Hubble Has Returned! The World’s Most Powerful Space Telescope Is Saved Through A Dangerous Manoeuvre
NASA has finally resolved a puzzling issue with the Hubble Space Telescope after weeks of troubleshooting.
The NASA said on Friday that Hubble has successfully restored backups to the defective hardware that forced the spacecraft’s shutdown more than a month ago. Now, NASA engineers are gradually resuming full operation of the telescope. The procedure may take many days.
“I was quite worried,” NASA Associate Administrator Thomas Zurbuchen admitted in a Friday video interview with Nzinga Tull, the Hubble team’s troubleshooting leader. “We all knew this was riskier than [what]we normally do.”
Hubble is the world’s most powerful space telescope, but it is reaching the end of its useful life. In 1990, it was launched into orbit. It has captured images of stars being born and dying, discovered new moons around Pluto, and monitored two intergalactic objects racing past our Solar System.
Its observations have enabled astronomers to determine the Universe’s age and expansion and to peek into galaxies that formed just after the Big Bang.
Even though NASA has most likely resolved the issue, it is a hint that Hubble’s age is beginning to affect its science. Since 2009, the telescope has remained unchanged, although some of its hardware is more than 30 years old.
“This is an older equipment, and it is communicating with us by saying: Look, I am getting a little bit old here, right? It is communicating with us “According to Zurbuchen. “Despite that, more science is ahead, and we’re excited about it.”
A calculated risk enabled the world’s most powerful space telescope to be spared.
On June 13, Hubble’s payload computer — a 1980s processor that operates and monitors the spacecraft’s science instruments – abruptly ceased to function. Engineers attempted and failed multiple times to get it back online.
After doing additional diagnostic tests, they determined that the computer was not the cause of the shutdown but rather some other component on the spacecraft.
It is yet unclear which piece of gear was to blame. Engineers believe the payload computer was shut down as a result of a failsafe on the telescope’s Power Control Unit (PCU). The PCU may have sent the incorrect voltage of electricity to the computer, or the failsafe itself may have failed.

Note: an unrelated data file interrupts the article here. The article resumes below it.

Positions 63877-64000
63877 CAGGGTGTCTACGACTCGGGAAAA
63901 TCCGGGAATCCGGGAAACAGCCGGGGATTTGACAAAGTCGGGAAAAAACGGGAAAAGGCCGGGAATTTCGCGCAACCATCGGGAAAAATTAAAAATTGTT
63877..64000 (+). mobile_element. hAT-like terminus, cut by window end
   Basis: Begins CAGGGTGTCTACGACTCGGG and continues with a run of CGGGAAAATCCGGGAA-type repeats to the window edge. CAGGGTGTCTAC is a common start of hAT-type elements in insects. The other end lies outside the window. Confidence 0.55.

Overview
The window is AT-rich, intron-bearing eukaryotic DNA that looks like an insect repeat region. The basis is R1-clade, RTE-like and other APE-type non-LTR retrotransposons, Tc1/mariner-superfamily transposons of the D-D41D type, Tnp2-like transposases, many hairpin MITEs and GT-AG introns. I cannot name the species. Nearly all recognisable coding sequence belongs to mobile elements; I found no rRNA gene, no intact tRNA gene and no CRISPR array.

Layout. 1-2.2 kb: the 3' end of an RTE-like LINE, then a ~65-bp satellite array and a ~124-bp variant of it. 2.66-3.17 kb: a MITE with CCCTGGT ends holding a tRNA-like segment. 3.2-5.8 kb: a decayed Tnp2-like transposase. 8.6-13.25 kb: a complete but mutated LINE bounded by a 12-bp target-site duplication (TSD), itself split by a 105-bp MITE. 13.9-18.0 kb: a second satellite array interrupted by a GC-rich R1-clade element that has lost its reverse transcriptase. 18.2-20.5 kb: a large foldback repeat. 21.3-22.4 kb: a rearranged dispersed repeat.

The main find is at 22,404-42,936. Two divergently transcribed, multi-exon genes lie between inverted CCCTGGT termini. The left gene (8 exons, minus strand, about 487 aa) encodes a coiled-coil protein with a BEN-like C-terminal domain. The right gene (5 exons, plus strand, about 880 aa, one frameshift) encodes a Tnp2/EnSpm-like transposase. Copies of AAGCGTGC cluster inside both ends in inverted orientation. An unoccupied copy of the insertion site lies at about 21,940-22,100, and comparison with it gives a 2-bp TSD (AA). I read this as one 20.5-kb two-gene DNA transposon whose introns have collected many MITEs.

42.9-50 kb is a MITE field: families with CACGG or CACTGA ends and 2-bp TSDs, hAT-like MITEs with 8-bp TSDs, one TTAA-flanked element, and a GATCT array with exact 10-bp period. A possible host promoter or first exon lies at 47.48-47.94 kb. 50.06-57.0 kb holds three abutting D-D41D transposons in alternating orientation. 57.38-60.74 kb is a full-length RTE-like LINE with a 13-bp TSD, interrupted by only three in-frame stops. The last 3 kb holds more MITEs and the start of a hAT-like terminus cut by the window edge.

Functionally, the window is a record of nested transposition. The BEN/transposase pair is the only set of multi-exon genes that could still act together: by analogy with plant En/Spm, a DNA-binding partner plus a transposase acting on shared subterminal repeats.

However, NASA was prepared for situations such as these. Each component of Hubble’s gear is pre-installed on the telescope as a backup in the event of a failure. As a result, engineers just needed to switch to the backup hardware.
NASA has previously reset Hubble using this method. In 2008, following a two-week outage caused by a computer disaster, engineers moved to redundant hardware.
Astronauts fixed two broken instruments in orbit a year later — it was Hubble’s fifth and last servicing operation. (NASA no longer has a launch vehicle capable of transporting astronauts to the space telescope.)
Nonetheless, this week’s hardware swap was a dangerous move.
“You cannot see the spaceship and so cannot witness the launch. You must ensure that your command uploads perform exactly as you expect “According to Paul Hertz, director of NASA’s astrophysics branch, Insider spoke with him last week.
“You just don’t want to accidentally break anything,” he added.
It did not help that experts could not simply replace the faulty PCU. Because the unit is connected to numerous other components, NASA was had to replace additional hardware as well.
Additionally, the agency used the backup payload computer rather than the original, for added security. It powered on properly, experts updated the software, and it is currently operating in “normal operations mode” NASA reported in a Friday update.
“I feel super excited and relieved,” Tull stated. “Glad to have good news to share.”
Above: Hubble’s 2015 image of the Eagle Nebula’s Pillars of Creation.
Restoring Hubble to its science mission will take several days.
The Hubble team must now begin commissioning the telescope’s science instruments. According to Hertz, it could take up to a week to resume normal operations.
There is still one unsolved mystery: Why did the telescope cease to function in the first place?
Whatever the malfunctioning hardware is, Hubble has lost its backup. If it fails again, Hubble may be lost.
“Whatever that component is, it’s in lots of other satellites,” Hertz explained. “We always want to understand what works and what doesn’t work in space.”
Business Insider originally published this article.
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